Speed limits on Loch Lomond are set to be reduced after the park authority responsible for it recommended changes to byelaws to increase safety and address climate issues.

Six revised byelaws were agreed at a meeting of the meeting of the National Park Authority Board yesterday and will now be taken forward for Scottish Government approval.
Despite suggestion during a consultation stage that jetskis or personal water crafts should be banned, it was recommended new speed limits would be imposed which could in turn still have an impact on the use of such crafts. The aim of the changes is to stop high powered craft operating on the loch irresponsibly.

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Six key changes to the byelaws were proposed, focusing on: addressing safety concerns, protecting the environment, widening recreational participation, minimising antisocial behaviours and improving enforcement effectiveness.
Under the recommendations power-driven vessels must not travel ‘on the plane’ or exceed 11kph in existing speed limit zones, including 150 metres from shore, and must not exceed 6kph in new Low Speed Activity Zones at Balloch Castle Country Park, Duck Bay, Luss, Manse Bay, Milarrochy, Sallochy and Rowardennan.
Speed limit zones would be reduced in size and realigned so that Loch users can use the northern point at Rossdhu House, Inchgalbraith, Inchmoan and Ellanderoch islands as markers to better understand when to reduce speed to comply with the 11pkh speed limit zone.

The Herald: Loch Lomond is a major attraction for water sportsLoch Lomond is a major attraction for water sports (Image: Newsquest)
Other changes include those under the age of under 16 would be required to wear lifejackets when underway on a motorised or non-motorised vessel, unless they are in a cabin or other enclosed space.
Young people still have the same opportunities to take charge of powered vessels, but the owner or registered owner of the vessel would be liable for a young person committing an offence should any byelaw contraventions be recorded while a young person is in sole charge of a vessel.
It was also recommended all power-driven vessels are required to be registered for use on Loch Lomond by their owners and any individual who intends to be in charge of a powered vessel will have to register with the National Park Authority in advance.

Kenny Auld, Head of Visitor Services at Loch Lomond & The Trossachs National Park Authority said: "

Improving safety was the key consideration of this byelaw review, particularly in light of the significant changes we have seen in recent years in some recreation activities on Loch Lomond.

“The growing popularity of open water swimming and paddle sports, coupled with significant increases in jet-ski related byelaw breaches, led officers to consider additional measures to safeguard public safety, improve enforcement and prevent irresponsible behaviours.

“The byelaws form part of a wider combination of measures and approaches to managing and influencing behaviour and activities on the water."

The introduction of a new Loch Lomond User Registration Scheme, in addition to the registration of a vessel, means any individual using a motorised vessel must be registered with the Park Authority in advance. This is to make the identification of individuals easier in the event of a byelaw contravention.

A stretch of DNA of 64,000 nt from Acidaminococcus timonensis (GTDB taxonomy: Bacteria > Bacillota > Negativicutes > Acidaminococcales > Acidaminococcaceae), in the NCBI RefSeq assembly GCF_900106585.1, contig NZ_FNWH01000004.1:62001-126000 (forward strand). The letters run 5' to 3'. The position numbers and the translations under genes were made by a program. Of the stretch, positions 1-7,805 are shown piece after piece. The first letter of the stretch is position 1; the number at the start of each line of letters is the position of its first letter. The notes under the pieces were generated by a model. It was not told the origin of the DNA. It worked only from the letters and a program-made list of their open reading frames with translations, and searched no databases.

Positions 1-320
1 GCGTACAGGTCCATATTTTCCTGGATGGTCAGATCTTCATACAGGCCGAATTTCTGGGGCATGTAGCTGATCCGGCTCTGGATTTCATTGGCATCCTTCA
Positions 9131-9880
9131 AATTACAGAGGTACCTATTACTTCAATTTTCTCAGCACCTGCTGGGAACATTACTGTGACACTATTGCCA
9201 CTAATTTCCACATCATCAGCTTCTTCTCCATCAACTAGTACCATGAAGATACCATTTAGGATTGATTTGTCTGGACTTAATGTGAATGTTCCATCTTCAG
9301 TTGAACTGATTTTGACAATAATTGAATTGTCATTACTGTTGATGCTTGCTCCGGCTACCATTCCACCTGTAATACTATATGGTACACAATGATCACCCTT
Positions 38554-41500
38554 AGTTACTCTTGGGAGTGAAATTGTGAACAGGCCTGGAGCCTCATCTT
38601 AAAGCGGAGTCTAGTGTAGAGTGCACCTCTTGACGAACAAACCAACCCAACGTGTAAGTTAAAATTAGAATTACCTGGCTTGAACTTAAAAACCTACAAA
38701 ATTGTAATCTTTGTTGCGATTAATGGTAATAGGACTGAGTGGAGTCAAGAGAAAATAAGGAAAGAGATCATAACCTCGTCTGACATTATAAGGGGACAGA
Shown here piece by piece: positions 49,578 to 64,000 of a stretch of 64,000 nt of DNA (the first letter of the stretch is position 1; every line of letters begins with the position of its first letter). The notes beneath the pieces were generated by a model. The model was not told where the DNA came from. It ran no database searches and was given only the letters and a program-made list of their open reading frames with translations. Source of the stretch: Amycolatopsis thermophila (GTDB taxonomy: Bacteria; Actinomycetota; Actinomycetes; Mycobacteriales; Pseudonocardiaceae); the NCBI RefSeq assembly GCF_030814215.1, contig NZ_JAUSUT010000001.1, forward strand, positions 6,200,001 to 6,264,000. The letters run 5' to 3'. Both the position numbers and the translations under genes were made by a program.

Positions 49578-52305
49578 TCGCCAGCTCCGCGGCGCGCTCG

Amending the boundary of the existing lower speed zone around Inchmoan island to be more easily identifiable for Loch users.
In a report to the board, Simon Jones, director of Environment and Visitor Services, said: “This review is also timely due to significant changes in recent years in the way that the Loch is used for recreation across a range of activities. There has been a significant increase in non-powered activities such as open water swimming and stand-up paddle boarding. 
“In the last two years there has been a marked upturn in Personal Water Craft (PWCs), commonly known as jet skis or jet bikes, using the Loch. The rapidly increasing multiple recreational uses of the Loch, while positive in terms of more people being able to access and enjoy the benefits of the water, has also increased safety risks, particularly in the most popular and accessible parts of the Loch.”
Between 2019 and 2022 there was a 31% increase in registrations of PWCs. From 2012-2022, the trend remains, the number of PWCs registered for use on Loch Lomond in 2022 was 61% higher.
The report added the number of alleged contraventions of the Loch Lomond Byelaws has significantly increased.

The Herald: Jet ski usage has increased in the past 10 yearsJet ski usage has increased in the past 10 years (Image: Newsquest)
There was a 185% increase in total alleged contraventions between 2012 and 2022. During this time, the highest number of alleged contraventions (53%) were for speeding in lower speed limit zones In recent years, the increase in overall contraventions has risen more sharply.
Between 2019 and 2022, there was 76% increase in total alleged contraventions. In this period, the highest number of alleged contraventions (46%) continued to be for speeding in lower speed limit zones.
While more people have taken to the loch for wild swimming or paddle boarding, this has also led to some negative consequences with an increase in safety risks to user groups, a marked increase in alleged byelaw contraventions, and a rise in levels of disturbance, noise and antisocial behaviour (including increasing incidents of dangerous behaviours). Many of these issues are concentrated in the most popular and accessible parts of the Loch, such as Balloch, Duck Bay and Luss heightening the concerns of local communities and some stakeholders.
The cost of the management of the Loch Lomond byelaws is in the region of £400,000 per year, covering the Loch-based Ranger Service and all supporting systems. The introduction of the byelaw changes would cost in the region of £250,000.